Oil Spill Disaster – July 5 – Restoration Support Plan and comments

Readers are encouraged to check out the comments connected with this post, since they provide a variety of perspectives on the role of military in disasters.

Yet another new element to the long-term recovery plans and processes for the oil spill outcome.  On June 30th, President issued a Memorandum from the President on the Long-Term Gulf Coast Restoration Support Plan.  As published in the Federal Register , July 6. Some key aspects of the plan include:

(a) Led by Secretary of the Navy Ray Mabus; (b) Aimed at helping the affected residents to recover from the BP oil spill and to ensure that a similar crisis does not occur again; (c) Result in ensuring economic recovery, community planning, science-based restoration of the ecosystem and environment, public health and safety efforts, and support to affected third parties; and(d) Include a comprehensive assessment of post spill needs, short and long-term objectives and support to individuals and businesses who suffered losses due to the oil spill. Also, the plan should  consider the resources currently available to respond to the disaster and to use them to complement the ongoing oil spill efforts. Finally, Secretary Mabus would have to coordinate state, federal and other agencies.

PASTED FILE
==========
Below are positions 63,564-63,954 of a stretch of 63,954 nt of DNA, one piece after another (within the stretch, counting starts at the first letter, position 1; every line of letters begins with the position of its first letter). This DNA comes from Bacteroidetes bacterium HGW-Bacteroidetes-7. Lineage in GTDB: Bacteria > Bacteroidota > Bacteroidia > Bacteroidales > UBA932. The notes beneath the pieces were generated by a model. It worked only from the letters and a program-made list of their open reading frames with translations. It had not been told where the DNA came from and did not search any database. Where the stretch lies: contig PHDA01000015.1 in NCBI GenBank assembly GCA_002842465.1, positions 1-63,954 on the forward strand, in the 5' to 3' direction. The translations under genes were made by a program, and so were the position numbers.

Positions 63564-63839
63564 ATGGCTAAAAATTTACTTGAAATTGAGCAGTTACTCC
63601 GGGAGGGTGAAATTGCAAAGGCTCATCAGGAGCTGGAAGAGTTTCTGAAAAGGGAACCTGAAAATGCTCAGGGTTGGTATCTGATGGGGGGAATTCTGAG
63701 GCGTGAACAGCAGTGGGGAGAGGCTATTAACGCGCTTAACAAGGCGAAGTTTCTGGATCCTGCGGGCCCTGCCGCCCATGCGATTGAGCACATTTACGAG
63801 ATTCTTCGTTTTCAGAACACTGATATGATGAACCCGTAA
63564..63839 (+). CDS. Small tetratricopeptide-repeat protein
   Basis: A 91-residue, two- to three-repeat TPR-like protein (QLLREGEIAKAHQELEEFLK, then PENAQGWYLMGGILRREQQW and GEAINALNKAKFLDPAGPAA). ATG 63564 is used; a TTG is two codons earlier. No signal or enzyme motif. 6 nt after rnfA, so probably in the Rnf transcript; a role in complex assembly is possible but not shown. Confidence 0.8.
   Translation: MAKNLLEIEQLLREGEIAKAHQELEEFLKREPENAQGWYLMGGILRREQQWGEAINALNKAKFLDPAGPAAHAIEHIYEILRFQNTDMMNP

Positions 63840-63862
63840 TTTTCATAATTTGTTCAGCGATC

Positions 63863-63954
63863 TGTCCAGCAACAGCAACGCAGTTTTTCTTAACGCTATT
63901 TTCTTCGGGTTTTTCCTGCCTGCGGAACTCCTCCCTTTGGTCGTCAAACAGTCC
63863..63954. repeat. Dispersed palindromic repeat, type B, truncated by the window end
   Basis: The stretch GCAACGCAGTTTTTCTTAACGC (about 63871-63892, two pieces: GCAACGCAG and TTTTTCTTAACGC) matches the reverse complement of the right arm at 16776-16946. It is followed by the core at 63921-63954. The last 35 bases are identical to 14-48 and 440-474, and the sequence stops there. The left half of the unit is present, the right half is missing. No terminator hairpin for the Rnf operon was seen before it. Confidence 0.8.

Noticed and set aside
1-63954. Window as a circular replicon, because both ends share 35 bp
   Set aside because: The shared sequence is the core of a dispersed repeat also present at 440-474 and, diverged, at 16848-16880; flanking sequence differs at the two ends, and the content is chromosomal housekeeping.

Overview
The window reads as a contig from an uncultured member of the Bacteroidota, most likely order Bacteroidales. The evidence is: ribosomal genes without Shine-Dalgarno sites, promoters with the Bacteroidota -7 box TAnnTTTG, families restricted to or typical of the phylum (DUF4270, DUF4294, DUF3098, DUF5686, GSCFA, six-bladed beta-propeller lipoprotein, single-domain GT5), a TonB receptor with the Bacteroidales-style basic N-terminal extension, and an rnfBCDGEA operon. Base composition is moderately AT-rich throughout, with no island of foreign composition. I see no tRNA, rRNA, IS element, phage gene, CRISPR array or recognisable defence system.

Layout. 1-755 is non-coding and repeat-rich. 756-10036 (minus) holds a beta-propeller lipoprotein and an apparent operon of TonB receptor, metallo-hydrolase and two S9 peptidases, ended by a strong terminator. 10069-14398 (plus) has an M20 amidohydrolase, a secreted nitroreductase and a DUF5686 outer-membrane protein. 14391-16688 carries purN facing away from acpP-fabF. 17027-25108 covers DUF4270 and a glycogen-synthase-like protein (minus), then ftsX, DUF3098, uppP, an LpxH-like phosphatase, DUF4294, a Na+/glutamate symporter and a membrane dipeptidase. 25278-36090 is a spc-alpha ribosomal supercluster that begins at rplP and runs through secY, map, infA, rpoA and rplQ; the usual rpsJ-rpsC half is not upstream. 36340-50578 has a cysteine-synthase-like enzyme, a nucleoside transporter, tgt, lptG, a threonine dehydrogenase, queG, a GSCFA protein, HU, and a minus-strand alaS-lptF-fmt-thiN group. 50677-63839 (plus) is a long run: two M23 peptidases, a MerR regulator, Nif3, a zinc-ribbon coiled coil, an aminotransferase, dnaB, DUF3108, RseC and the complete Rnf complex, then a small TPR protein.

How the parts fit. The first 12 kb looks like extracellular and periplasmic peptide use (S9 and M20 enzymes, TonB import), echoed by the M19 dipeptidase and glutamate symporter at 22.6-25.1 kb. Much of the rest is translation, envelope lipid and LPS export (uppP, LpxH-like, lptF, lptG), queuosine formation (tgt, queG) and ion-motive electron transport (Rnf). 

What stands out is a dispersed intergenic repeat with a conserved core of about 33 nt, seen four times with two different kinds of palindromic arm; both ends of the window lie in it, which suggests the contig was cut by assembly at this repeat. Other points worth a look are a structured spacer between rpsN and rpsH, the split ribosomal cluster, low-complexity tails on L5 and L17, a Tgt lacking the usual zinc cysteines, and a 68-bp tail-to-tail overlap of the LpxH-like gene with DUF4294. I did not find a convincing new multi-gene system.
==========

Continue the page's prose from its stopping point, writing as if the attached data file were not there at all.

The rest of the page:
First time the Navy has been involved in major civilian oil spill or any other disaster recovery. Should be an interesting study in public administration to see how he coordinates state and other agencies, not to mention the private and non-profit sector organizations involved. Note to Researchers:  great material for a study!

See additional commentary on the blog exchange  www.hlswatch.com, dated July 3.

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13 Responses to Oil Spill Disaster – July 5 – Restoration Support Plan and comments

  1. KWE says:

    Mr. Cumming, Mr. Beakley, Mr. Barham,
    Now that you have discussed your mutual points of view in front of the rest of us, it is time for action: joinf forces, work together, and DO rather than DEBATE.

  2. Well I can readily see that the “expanding torrent” theory applies to blogs as well as Liddell Hart’s vision of armoured ops.

    As stated earlier let’s just see where we (US) is on GOM catastrophe by Labor Day. If I were at DOD would recommend that the procurement arm start looking for alternative sources of fuel after Labor Day as opposed to BP!

    And of course looking forwards to the JOINTNESS of Ray Mabus’ team and its reconstruction plan design. As an example, the GOM Governors have already asked for mental health services so hoping that Governor Mabus will give that priority. Since we now know that Big Oil did not do much research on drilling issues other than find the oil, hoping DARPA will lead the charge. And finally how does the Ray Mabus assignment fit with HSPD-5?

  3. Barham says:

    Mr. Cumming,
    Beakley articulated it all very well, and expanding on his comments would merely belabor the point well made. Hence, allow me to add that jointness is not measured in budgets, but in operational efficiency.